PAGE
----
Asthma and other respiratory diseases are becoming as common as the common cold, and people are scared to venture out without a mask. We are all dying a slow death, thanks to pollution. So what are the authorities doing?
Many of you will remember last year as the year of the smog, which covered the NCR in a thick, sooty blanket of smoke. This year, despite the firecracker ban, air pollution levels hovered around "severe" for most the NCR. While some of us are relieved at this marginal improvement, most of us have pressed the panic button. And why wouldn't we? Asthma and other respiratory diseases are becoming as common as the common cold and people are scared to venture out without a mask.
So what do we do? Do we just give in to this slow death? Or do we rattle the civic authorities into waking up and actually doing something about the problem? Because as much as they would like to play the blame game, it's not just about the firecrackers that the SC banned. It's an infrastructural issue.
Malba piles in vacant lands along Metro corridors, dug-up roads and pavements, neglected service lanes in front of societies, broken and damaged roads, and rampant construction are some of the major sources of dust. Diffusion of dust particles in the air has caused breathing and asthma problems among people. Evening and morning walks in parks have become difficult.
Talking about the perennially dug-up roads, Satya Parakash Singh, a resident of Sector 12, said, “You can see that the service lanes in sectors 12 and 13 are full of dust. After installing cable lines, a portion of both these dug-up roads were left uncovered by the authorities. This is a common sight in Dwarka. Needless to say, these dug-up roads are generating a lot of dust, which in turn is aggravating pollution levels.”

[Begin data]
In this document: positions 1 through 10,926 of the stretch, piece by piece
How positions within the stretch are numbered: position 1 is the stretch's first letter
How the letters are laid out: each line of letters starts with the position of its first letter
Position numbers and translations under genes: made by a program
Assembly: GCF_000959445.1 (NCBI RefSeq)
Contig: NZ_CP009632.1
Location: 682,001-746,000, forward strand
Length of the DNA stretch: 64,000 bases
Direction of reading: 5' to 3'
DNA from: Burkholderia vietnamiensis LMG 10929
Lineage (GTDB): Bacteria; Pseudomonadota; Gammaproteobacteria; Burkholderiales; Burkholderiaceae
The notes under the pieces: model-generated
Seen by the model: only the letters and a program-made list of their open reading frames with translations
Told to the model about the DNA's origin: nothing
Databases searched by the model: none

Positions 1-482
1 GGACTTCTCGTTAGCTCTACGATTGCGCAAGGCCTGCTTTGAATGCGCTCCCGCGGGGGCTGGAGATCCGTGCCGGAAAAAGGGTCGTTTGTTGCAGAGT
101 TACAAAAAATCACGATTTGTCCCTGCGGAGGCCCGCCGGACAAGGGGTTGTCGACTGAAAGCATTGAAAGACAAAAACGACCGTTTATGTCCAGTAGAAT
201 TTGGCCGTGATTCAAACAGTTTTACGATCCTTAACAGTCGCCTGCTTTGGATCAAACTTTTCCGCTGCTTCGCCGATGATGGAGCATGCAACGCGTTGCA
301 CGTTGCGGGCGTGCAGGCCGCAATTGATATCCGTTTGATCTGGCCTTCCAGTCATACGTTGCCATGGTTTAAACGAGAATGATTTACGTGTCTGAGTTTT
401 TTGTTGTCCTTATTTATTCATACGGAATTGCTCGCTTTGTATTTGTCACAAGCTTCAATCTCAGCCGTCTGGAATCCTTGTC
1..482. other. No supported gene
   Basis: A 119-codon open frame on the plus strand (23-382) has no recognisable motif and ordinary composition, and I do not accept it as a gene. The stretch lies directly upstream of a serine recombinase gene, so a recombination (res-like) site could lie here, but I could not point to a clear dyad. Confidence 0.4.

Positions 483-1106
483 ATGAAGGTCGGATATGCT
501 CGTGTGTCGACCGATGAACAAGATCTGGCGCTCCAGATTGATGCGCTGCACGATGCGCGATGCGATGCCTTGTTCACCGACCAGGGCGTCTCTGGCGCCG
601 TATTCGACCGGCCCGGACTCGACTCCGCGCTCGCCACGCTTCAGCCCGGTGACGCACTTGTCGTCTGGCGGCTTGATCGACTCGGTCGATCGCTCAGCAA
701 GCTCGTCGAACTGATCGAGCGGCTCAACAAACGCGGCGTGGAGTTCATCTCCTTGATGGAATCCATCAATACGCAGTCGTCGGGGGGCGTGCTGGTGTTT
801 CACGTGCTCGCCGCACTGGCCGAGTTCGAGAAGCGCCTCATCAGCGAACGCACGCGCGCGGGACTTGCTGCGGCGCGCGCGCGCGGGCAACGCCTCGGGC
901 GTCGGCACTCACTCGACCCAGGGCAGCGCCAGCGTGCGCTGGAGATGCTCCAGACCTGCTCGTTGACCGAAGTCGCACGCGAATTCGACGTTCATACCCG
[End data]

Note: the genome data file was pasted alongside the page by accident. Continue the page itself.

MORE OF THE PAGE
The Metro corridors and vacant plots are also major sources of dust, especially because construction material and malba are callously deposited here. Malba deposits can be easily spotted under the Metro lines in sectors 8, 9 and 10.
Mansi Dahiya, a resident of Sector 10, said, “Malba is also deposited on vacant lands, and it surprises me that the civic authorities do not take any action against this irresponsible practice. Some of these vacant plots are close to residential pockets, which makes the repercussions of dust worse.”
Dilapidated roads, too, are spreading dust in residential areas and marketplaces. A thoroughfare in Sector 11 is a case in point.
Construction sites that are defying rules laid down by NGT are also escalating the quantum of dust particles in the air.
Mahesh Chaudhury, a resident of Sector 14, said, “Civic bodies claim that roads are swept by machines, and hence there is no scope for dust. However, the truth is different. Unless these bodies maintain their infrastructure and keep tabs on illegal construction activities, the menace of uncontrolled dust will remain. In short, as first steps, civic agencies have to repair all roads, implement rules of construction and stop the dumping of malba anywhere they please.”